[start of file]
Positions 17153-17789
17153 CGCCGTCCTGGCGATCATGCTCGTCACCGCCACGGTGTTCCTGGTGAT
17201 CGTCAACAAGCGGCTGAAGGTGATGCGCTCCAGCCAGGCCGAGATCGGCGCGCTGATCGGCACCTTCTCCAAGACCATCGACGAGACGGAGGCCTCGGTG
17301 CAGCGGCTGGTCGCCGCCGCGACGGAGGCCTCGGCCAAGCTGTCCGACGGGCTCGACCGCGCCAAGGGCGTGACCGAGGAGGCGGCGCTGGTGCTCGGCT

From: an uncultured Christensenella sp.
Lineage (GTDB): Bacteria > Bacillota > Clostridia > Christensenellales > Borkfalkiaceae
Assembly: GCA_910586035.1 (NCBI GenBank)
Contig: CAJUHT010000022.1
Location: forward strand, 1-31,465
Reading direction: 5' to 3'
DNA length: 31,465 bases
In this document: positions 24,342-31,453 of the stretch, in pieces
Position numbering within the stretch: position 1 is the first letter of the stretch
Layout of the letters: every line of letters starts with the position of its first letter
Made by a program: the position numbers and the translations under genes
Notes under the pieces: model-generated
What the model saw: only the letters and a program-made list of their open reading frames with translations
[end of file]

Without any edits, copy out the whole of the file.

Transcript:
Positions 17153-17789
17153 CGCCGTCCTGGCGATCATGCTCGTCACCGCCACGGTGTTCCTGGTGAT
17201 CGTCAACAAGCGGCTGAAGGTGATGCGCTCCAGCCAGGCCGAGATCGGCGCGCTGATCGGCACCTTCTCCAAGACCATCGACGAGACGGAGGCCTCGGTG
17301 CAGCGGCTGGTCGCCGCCGCGACGGAGGCCTCGGCCAAGCTGTCCGACGGGCTCGACCGCGCCAAGGGCGTGACCGAGGAGGCGGCGCTGGTGCTCGGCT

From: an uncultured Christensenella sp.
Lineage (GTDB): Bacteria > Bacillota > Clostridia > Christensenellales > Borkfalkiaceae
Assembly: GCA_910586035.1 (NCBI GenBank)
Contig: CAJUHT010000022.1
Location: forward strand, 1-31,465
Reading direction: 5' to 3'
DNA length: 31,465 bases
In this document: positions 24,342-31,453 of the stretch, in pieces
Position numbering within the stretch: position 1 is the first letter of the stretch
Layout of the letters: every line of letters starts with the position of its first letter
Made by a program: the position numbers and the translations under genes
Notes under the pieces: model-generated
What the model saw: only the letters and a program-made list of their open reading frames with translations